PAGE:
The regulatory requirements for investors to diversify investments in catastrophe risk from their books of account, the bond market, are significantly characterized by supply in contrast to demand. This aspect worked in favor of the catastrophe bond yields with an indicated advantage of 5-15% beyond Libor performance (Lamb). This indicates a return of approximately double the rate indicated by corporate paper with the same risk characteristics. Additionally, since catastrophe bonds are not priced on the basis of corporate or economic events, there are significantly uncorrelated to conventional bond markets; therefore, making them agreeable to investors searching for portfolio protection and diversification from extensive market volatility is extremely crucial. The issuance of catastrophe bonds is essentially structured around disaster or catastrophes: events with extreme severity but low probability of occurrence. These less likely risks factor significant concern on re/insurers books, and as such offer the highest degree of return to investors.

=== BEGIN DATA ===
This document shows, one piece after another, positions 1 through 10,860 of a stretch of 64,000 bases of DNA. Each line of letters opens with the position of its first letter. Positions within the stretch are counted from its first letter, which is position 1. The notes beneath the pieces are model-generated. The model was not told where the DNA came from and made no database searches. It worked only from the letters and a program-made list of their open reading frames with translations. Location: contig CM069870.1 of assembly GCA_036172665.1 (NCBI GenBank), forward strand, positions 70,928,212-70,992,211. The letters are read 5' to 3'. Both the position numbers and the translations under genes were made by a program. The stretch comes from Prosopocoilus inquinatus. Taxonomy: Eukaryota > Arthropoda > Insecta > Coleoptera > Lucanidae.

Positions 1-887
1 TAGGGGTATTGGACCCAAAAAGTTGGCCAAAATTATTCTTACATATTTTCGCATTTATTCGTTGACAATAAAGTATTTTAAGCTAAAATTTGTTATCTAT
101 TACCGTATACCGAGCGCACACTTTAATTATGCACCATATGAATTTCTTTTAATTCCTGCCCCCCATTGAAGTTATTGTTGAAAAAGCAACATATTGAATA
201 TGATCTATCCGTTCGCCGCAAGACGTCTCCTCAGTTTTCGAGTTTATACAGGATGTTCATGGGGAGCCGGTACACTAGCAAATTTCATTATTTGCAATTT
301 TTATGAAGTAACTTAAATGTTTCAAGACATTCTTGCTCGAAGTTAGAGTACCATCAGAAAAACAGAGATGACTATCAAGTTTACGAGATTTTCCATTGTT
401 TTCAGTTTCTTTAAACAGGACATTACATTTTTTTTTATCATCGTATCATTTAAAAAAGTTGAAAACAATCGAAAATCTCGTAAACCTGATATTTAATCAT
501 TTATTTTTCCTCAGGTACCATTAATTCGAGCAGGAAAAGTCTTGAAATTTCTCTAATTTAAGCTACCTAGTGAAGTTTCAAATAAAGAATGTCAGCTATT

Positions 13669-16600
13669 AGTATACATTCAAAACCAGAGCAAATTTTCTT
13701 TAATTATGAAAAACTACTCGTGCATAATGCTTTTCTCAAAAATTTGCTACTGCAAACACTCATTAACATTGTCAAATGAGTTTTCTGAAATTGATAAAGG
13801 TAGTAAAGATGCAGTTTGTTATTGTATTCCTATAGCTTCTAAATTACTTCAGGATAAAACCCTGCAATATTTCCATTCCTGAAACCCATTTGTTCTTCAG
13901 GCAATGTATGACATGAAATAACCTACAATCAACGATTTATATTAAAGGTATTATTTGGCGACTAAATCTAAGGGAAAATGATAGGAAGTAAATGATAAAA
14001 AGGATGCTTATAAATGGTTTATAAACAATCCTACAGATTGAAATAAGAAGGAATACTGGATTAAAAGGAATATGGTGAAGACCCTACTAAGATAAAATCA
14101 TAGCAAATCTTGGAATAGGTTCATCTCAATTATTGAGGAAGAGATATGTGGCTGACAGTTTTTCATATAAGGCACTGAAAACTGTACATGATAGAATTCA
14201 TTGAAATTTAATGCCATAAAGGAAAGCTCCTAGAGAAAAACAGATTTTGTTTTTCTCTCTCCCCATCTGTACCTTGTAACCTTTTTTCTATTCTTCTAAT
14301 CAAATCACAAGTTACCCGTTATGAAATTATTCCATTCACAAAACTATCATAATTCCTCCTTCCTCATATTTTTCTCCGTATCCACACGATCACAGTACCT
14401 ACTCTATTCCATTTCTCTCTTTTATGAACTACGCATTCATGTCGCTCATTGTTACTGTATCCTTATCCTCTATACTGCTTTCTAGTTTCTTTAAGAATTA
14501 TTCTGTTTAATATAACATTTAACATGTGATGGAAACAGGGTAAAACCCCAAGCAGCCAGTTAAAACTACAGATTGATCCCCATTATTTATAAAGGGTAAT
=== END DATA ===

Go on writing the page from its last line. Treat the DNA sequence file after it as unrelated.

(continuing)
Interest Rate Risk
Catastrophe bonds are high yield instruments with a significantly shorter maturity period ranging from 3 to 5 years. Their coupons comprise of a fixed spread which indicates the compensation of the risk assumed by the insurer and a floating interest rate determined by the securities market, essentially Libor. Therefore, catastrophe bonds are exposed to minimized interest rate risks in contrast to other mainstream financial securities as a result of financial market component being adjusted at small intervals.
Catastrophe bonds are collateralized fully with transparent dynamics and stringent collateral regulations aimed at limiting counter-party risks. Thus, the counterparty risk to sponsors is reduced and limited to a short period; meanwhile the principal investment is not exposed to risk. In the event that a sponsor defaults on coupon payments, the bonds mature early at par without additional exposure to risk. However, in cases where a sponsor defaults from payments, the bonds are likely to be performing below market value, therefore, early maturity at market value would be positive. Similar to other fixed income instruments, a significant number of catastrophe bonds rely on rating organs for rating.